This litigation was spawned in a bitter battle in June 1985 for the office of mayor of Jersey City. The incumbent Mayor Gerald McCann lost the election. After the election but before incoming Mayor Anthony Cucci took office, Mayor McCann appointed a large number of people to various municipal offices and positions. Mayor Cucci has brought this action seeking to have these "lame duck" appointments declared invalid. His major ground is that Mayor McCann's motives in making the appointments were wrongful and malicious.*fn1
All parties have moved for summary judgment. The court finds that no genuine issue of fact is present and that the appointments were lawfully made. Defendants' motions for summary judgment are therefore granted. The court's reasons are as follows.
The Jersey City Municipal Council met on June 13, 1985, two days after the election. The published agenda for the meeting contained the following item: "Appointment of two Housing Authority Commissioners and other autonomous agencies." Nevertheless, at the meeting resolutions were introduced to approve some 22 appointments to such positions as the Housing Authority, Sewerage Authority, Board of Adjustment, Rent Leveling Board, Planning Board, Alcoholic Beverage Commission, Municipal Court and Board of School Estimate. Those appointed were supporters of Mayor McCann, including his brother. The resolutions were adopted amid much turmoil. The appointments were presented again and approved at a subsequent meeting of the Council held on June 24, 1985.
Plaintiffs contend that Mayor McCann and his council supporters bore the incoming administration a "great deal of ill will and malice." (Mayor Cucci's Certification para. 10.) Mayor Cucci contends that his offices were vandalized, vital records
were destroyed, and the outgoing administration failed completely to cooperate in the transition between the two administrations. He argues that the post election appointments were part of a "continuing effort to obstruct and interfere with my administration's coming into power. . . ." (Mayor Cucci's Certification para. 16(e); see other Certifications filed on behalf of plaintiffs and see the responding Certification of former Mayor McCann.)
In the absence of legislation to the contrary, a "lame duck" mayor and council may make and approve appointments before the new administration takes office. See Bakely v. Nowrey, 68 N.J.L. 95, 52 A. 289 (Sup.Ct.1902) aff'd. 68 N.J.L. 732, 54 A. 833 (E. & A.1903); Thomas v. Mc Grath, 145 N.J. Super. 288, 293 (App.Div.1976); Georgia v. Suruda, 154 N.J. Super. 439, 446 (Law Div.1977); 2 McQuillin Mun. Corp. (3 ed. Rev.1979), § 10.35 et seq.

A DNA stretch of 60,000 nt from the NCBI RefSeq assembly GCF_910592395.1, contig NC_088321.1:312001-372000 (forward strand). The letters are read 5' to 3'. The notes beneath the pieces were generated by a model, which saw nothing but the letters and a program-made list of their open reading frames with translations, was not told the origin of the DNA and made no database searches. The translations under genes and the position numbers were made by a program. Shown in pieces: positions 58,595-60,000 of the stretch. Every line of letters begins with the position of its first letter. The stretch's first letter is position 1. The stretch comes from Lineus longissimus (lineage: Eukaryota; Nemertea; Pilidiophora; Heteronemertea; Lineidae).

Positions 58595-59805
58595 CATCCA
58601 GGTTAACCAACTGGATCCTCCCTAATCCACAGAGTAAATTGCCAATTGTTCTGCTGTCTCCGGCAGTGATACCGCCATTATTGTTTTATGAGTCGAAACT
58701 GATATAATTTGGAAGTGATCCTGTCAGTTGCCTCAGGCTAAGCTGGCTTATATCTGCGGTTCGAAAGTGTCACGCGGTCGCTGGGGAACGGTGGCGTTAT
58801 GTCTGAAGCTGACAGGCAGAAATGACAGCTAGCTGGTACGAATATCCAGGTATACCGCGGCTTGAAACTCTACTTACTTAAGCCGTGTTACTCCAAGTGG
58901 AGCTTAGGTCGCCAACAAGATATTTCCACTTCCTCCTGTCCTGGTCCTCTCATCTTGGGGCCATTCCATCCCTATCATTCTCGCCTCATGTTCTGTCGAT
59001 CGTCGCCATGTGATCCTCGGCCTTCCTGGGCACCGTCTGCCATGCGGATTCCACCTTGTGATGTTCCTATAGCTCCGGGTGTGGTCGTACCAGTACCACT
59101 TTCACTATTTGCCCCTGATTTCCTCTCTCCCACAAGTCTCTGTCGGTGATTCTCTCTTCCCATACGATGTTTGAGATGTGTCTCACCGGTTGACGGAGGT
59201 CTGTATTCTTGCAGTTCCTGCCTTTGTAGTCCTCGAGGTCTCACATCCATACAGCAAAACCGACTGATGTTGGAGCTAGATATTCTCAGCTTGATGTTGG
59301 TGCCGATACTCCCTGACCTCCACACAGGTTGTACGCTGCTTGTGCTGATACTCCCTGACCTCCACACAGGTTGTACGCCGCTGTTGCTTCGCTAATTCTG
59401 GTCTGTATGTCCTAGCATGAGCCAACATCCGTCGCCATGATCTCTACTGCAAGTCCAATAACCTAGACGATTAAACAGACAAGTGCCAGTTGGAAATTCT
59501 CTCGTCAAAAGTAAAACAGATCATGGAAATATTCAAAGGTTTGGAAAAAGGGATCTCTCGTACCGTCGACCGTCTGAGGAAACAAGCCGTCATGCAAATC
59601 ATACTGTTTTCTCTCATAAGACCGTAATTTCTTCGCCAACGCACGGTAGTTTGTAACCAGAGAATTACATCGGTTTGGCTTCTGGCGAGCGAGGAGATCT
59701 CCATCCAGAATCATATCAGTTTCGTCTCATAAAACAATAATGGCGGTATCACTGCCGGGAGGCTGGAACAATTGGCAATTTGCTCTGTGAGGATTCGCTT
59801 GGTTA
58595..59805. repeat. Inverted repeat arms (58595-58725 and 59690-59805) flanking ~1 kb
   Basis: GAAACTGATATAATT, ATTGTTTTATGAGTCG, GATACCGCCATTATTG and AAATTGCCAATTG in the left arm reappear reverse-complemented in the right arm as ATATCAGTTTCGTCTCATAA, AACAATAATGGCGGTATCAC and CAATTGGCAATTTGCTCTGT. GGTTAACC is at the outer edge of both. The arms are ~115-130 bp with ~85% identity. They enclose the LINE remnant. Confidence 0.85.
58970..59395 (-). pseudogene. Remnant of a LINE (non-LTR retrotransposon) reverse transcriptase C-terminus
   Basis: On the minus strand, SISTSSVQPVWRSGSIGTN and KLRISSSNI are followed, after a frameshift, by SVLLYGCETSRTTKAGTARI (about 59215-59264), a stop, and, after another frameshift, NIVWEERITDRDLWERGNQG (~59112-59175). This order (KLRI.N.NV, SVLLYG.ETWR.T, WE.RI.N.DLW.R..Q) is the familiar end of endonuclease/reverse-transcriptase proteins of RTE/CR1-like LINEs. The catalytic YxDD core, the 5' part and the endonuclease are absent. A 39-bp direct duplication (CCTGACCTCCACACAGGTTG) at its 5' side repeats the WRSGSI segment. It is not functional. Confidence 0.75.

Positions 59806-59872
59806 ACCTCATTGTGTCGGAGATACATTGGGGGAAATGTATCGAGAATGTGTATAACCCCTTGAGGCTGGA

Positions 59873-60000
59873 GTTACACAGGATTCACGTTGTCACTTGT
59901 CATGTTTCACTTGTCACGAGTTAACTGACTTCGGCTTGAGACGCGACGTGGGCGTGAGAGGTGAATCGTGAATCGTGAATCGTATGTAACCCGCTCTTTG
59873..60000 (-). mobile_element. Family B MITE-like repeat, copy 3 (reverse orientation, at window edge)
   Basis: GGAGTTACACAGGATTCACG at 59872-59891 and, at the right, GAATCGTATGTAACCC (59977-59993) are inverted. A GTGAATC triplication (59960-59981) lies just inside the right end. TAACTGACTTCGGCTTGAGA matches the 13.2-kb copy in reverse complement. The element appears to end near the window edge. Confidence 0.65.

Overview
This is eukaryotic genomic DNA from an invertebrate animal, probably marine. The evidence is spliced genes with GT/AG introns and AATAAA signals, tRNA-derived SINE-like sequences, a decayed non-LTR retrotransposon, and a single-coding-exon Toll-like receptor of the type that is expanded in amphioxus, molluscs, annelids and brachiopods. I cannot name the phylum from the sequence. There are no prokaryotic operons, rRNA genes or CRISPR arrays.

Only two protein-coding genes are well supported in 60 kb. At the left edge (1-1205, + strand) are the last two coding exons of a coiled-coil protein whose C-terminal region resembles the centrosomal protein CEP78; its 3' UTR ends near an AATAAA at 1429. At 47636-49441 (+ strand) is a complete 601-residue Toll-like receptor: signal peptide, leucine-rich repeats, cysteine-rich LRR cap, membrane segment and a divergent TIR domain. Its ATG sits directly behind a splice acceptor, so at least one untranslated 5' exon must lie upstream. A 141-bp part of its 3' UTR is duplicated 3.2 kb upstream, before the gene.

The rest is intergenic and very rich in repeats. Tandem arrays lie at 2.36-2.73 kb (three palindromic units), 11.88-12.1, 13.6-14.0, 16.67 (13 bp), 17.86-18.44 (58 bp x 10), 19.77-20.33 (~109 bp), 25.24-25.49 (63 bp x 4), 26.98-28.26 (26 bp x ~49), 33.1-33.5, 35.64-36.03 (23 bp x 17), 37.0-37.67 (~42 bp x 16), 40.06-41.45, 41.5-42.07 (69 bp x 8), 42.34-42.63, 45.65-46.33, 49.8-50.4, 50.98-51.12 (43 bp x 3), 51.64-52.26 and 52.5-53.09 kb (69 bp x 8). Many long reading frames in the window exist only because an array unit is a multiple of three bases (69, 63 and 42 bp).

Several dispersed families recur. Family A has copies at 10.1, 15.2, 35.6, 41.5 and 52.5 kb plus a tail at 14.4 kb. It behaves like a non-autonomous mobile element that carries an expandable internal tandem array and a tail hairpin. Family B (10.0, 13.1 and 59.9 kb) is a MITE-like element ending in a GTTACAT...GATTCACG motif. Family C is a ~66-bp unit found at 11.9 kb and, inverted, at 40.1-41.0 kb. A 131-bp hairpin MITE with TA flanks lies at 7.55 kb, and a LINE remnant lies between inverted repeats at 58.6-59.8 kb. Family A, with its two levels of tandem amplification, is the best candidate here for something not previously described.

For an outgoing administration to make such appointments may be unwise public policy; however, the practice has a long history in the United States. In the closing days of his term, President John Adams appointed 50 Federal judges. Supporters of the incoming administration of President Thomas Jefferson complained that these "midnight" appointments would provide "sinecure places and pensions for the thorough-going federalist partisans." As predicted, President Adams' appointments were "all right-thinking federalists". See Bernard Schwartz, American Heritage History of the Law in America, 54 (1974).
Here, too, the incoming administration contends that Mayor McCann was motivated by a desire to reward his supporters. However, the law is settled that courts will not inquire into what motivated public officials in making and approving appointments, provided that the officials had the power to so act and exercised that power in accordance with law. See Bd. of Rec. Comm'rs., Rutherford v. Rutherford, 166 N.J. Super. 476, 482
(App.Div.1979); 5 McQuillin Mun. Corp. (3 ed. Rev.1981), § 16.90 at 266.
The wisdom of acts by public officials are reviewable by the people on election day. The reviewing authority of judges has a much narrower reach. See Kozesnik ...